Horton Plains: A Chilled-Out Camping Adventure
On the 8 th of April 2017, the Ceylon Ramblers set off on yet another adventure. This was my 4 th camping trip as a part of this team and once again it was amazing. Our destination this time was Horton plains (as the title suggests). Horton Plains has three public campsites and as our expert Subramanium Sudhakaran a.k.a. Sudha informed us, it was more of a 20-minute walk there rather than a hike this time; which meant that we were going to make it to the camp earlier in the day, leaving us with more time to spend there.
As is the tradition with the Ceylon Ramblers, our 12 campers arrived in Nugegoda by 3.00am. We all squeezed into our van, with our backpacks taking up half the space. It was a 4-hour ride to Nuwara Eliya (including a snack at dawn at one of the little Kades (shops) on the side of the road).
Our first main stop was at a simple inn for breakfast which was the perfect opportunity to get refreshed and snap out of the sleepy, long journey we’d just had. After a nice cup of warm coffee (tea for some), we were greeted by a delicious meal of string hoppers, chicken curry and dhal. Second meal for the day and it was still only 9am.
After that, it was straight to Horton Plains, through the checkout and a less than 20-minute walk to the campsite. Half way down the path we could see the campsite further down the hill, right by a beautiful lake. Once we got there we set down our bags and took a good look around. It was surrounded by a beautiful view of hills, bushes and a stream running along the side, right into the lake which made for the most beautiful sight of all. Without wasting too much time we got our tents set up. We had four tents for the 12 of us. One of them which was set up facing the lake was the luckiest. The rest were comfortably set up at the back of the site. We got our lunch packets out, settled down in the shade of the tents and satisfied our hungry tummies.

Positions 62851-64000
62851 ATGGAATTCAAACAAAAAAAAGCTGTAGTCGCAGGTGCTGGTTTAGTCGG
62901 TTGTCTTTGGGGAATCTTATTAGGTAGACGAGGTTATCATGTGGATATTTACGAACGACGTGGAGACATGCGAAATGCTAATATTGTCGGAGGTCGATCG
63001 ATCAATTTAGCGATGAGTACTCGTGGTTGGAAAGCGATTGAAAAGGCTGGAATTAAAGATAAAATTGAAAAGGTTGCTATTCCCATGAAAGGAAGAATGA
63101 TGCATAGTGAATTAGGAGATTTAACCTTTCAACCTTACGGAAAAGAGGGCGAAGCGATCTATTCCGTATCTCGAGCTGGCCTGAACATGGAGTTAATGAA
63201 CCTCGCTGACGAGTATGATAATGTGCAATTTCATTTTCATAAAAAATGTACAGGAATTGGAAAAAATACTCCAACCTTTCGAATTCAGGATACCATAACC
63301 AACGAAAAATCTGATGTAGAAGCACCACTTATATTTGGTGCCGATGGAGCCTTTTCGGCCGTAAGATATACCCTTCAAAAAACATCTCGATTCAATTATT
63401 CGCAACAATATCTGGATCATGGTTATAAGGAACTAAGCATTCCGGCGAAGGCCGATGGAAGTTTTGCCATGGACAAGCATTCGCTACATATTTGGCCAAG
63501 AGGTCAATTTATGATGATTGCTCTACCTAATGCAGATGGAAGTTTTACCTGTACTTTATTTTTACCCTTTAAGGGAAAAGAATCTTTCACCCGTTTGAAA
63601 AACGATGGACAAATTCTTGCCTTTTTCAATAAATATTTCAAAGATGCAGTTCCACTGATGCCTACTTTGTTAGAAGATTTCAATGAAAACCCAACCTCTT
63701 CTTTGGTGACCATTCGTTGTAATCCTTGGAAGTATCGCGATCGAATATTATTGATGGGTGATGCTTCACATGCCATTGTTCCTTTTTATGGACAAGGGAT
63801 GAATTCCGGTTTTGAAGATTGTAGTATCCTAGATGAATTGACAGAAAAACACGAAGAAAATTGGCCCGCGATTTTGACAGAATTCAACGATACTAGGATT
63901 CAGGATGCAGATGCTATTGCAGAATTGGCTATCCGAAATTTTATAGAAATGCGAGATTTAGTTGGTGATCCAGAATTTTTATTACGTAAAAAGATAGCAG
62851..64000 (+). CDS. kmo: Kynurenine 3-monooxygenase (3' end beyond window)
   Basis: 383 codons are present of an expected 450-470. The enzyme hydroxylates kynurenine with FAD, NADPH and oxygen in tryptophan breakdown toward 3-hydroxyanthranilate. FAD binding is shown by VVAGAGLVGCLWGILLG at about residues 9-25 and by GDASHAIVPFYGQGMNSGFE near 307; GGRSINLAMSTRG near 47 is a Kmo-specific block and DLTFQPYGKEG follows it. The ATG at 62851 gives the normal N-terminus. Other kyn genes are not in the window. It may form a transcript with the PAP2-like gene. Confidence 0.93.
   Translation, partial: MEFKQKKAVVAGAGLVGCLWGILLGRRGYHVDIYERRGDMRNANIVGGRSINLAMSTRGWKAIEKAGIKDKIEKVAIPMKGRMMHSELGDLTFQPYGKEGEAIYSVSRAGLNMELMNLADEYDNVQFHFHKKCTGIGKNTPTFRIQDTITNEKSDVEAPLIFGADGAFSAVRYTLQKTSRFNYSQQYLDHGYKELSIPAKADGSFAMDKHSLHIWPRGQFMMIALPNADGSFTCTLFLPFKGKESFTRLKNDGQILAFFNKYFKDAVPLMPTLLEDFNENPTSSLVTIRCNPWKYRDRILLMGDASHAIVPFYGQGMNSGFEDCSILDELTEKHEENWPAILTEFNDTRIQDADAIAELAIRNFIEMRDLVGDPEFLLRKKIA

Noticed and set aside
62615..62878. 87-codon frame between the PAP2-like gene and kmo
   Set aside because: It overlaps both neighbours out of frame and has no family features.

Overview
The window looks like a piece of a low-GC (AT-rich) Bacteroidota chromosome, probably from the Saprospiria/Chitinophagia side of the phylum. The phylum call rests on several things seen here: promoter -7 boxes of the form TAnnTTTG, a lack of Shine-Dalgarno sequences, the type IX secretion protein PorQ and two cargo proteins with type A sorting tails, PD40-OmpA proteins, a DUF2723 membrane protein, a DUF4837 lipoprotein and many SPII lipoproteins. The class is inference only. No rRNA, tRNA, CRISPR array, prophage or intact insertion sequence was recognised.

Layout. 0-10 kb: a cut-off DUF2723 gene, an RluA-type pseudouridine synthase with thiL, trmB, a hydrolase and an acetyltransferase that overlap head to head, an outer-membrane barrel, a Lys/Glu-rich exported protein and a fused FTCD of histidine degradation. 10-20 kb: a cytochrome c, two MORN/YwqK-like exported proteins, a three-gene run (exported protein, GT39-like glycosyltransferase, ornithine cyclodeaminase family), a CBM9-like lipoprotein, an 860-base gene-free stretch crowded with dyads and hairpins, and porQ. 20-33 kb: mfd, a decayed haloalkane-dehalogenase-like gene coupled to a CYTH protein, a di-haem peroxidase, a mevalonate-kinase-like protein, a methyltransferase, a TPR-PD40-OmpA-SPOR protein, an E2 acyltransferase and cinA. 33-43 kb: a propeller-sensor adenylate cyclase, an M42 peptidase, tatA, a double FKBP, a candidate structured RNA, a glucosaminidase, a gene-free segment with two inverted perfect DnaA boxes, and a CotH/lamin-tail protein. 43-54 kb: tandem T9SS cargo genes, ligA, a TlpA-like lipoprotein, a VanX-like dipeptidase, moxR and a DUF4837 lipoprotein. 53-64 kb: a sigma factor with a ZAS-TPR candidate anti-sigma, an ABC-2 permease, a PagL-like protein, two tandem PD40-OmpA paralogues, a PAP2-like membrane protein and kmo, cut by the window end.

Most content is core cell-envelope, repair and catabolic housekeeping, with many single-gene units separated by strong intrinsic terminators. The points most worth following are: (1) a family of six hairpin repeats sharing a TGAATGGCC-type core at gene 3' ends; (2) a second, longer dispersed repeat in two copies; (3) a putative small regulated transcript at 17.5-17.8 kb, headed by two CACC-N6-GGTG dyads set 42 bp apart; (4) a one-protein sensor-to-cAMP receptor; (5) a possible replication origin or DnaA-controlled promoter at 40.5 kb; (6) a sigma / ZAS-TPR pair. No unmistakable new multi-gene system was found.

A little more exploring and looking around later, we got ready to get in the water. Although, a little toe-dip the water will let you know that it was freezing cold. Just a few seconds after you step into the stream, your feet start to feel numb. The best way is to just go all in; to submerge
yourself in the water all the way – head to toe – and get right back up. We all helped each other get through the stream and get our footing just right with the rocks and our numb feet. The icy cold water had us shivering all over and you could barely understand a word being said with all the teeth-chattering going on. It was the best feeling ever; one of the many amazing moments we had on this trip.
Well-refreshed, out of the water and with some time on our hands, we decided to relax and have a little fun. We set down one of the tent covers and settled down in a circle to play poker. Needless to say, it was an interesting and hilarious round, which I’m starting to see is usually the case when it comes to these guys. Not long after that we had our crew (including myself) dancing to music playing on a little JBL speaker. Not sure how we got to this point, but it was exhilarating. If you think dancing is fun, try dancing by a lake out in the open, surrounded by hills and valleys. That is what freedom feels like.
Finally, the time came for us to go fetch dry wood to set up our campfire. It was starting to get dark and we needed to the get the fire started soon. This was now our very own ant-hill with chunks of dry wood being passed (or hurled rather) from one camper to the other, till it finally reached the campsite. After much poking and prodding, we had the campfire going.